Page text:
Promoting Entrepreneurship in America

Amy Wilkinson, senior fellow,Harvard Kennedy School Center for Business and Government, and public policyscholar, Woodrow Wilson International Center for Scholars

Whatdoes it take to be a successful entrepreneur? Amy Wilkinson, a senior fellow atHarvard's Kennedy School, and a public policy scholar at the Woodrow Wilson InternationalCenter for Scholars, has spent years studying "high-impact entrepreneurs," aterm describing founders of fast-growing businesses or social enterprises. Sheshared some common aptitudes among successful entrepreneurs at the AtlantaFed's Public Affairs Forum in October. Those traits include the ability toidentify untapped opportunities, manage speed and complexity in a fast-changingworld, and fail wisely.

Fosteringentrepreneurship is a key topic for Atlanta Fed economists, who, among otherthings, study the role of young and small businesses in job creation and localeconomic development. Indeed, young, rapidly growing firms play an importantrole in the U.S. economy, accounting for a significant share of new jobs. Wilkinsondetailed a few steps U.S. policymakers could follow to foster entrepreneurship,including expansions to the H-1B program. Immigrants and first-generationAmericans are responsible for a large share of Fortune 500 companies andSilicon Valley start-ups, but the number of immigrant founders has declined inrecent years, she explained.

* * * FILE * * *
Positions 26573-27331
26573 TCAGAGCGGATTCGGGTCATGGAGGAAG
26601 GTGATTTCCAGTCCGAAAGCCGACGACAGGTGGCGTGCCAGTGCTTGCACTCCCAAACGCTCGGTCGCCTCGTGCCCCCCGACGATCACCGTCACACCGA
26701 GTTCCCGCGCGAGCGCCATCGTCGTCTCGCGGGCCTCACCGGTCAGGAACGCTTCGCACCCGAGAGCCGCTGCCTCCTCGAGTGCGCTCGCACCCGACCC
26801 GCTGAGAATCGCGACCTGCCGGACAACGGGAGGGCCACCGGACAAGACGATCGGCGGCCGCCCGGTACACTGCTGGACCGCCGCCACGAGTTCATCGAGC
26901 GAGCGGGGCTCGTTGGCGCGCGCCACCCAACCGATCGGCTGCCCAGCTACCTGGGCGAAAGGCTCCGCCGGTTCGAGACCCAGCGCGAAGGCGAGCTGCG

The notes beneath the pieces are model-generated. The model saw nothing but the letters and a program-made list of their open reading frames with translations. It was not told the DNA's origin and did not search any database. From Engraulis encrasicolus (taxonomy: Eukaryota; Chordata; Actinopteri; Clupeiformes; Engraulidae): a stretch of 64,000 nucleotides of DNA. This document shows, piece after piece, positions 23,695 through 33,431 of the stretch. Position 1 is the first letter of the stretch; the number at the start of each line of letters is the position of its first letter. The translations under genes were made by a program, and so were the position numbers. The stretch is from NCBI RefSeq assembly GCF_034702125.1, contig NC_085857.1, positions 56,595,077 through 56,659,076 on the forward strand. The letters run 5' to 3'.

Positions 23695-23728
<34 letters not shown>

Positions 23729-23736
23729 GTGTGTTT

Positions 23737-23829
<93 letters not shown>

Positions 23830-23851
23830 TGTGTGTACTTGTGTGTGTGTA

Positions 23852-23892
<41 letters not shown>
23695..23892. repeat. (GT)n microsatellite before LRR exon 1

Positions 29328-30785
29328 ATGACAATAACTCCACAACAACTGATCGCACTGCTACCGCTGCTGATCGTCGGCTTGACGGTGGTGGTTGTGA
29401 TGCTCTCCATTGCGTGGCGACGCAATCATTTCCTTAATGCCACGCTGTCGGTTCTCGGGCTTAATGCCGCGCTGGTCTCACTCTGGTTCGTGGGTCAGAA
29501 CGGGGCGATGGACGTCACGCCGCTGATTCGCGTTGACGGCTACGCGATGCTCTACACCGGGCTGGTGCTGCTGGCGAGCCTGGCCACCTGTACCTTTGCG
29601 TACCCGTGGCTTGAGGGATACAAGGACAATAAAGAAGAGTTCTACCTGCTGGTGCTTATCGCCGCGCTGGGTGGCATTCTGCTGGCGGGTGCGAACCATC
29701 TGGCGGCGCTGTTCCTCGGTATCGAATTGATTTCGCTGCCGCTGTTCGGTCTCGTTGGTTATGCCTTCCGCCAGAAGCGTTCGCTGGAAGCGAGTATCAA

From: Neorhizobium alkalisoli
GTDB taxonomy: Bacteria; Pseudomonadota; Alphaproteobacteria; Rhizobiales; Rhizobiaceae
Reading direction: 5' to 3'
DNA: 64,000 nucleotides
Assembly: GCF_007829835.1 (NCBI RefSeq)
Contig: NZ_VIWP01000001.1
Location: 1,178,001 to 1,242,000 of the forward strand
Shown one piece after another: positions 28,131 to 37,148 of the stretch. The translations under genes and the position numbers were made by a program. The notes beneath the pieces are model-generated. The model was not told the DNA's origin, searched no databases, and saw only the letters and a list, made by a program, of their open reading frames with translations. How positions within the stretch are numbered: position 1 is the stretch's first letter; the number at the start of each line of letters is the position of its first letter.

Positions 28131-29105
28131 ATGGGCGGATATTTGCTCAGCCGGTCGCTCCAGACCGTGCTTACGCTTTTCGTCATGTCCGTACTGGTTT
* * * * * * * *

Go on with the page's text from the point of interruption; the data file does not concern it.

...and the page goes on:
Wilkinsonalso identified several demographic groups where entrepreneurship couldpotentially flourish. Baby boomers are the fastest-growing demographic groupfor first-time entrepreneurs, followed by the Generation Y cohort. Women—whomake up more than half of the labor force, earn half of graduate degrees, andrepresent 70 percent of valedictorians—also show promise. "We can look for waysto help women access capital. We can also look for ways for women to accessnetworks of other people that will help them build products," she said.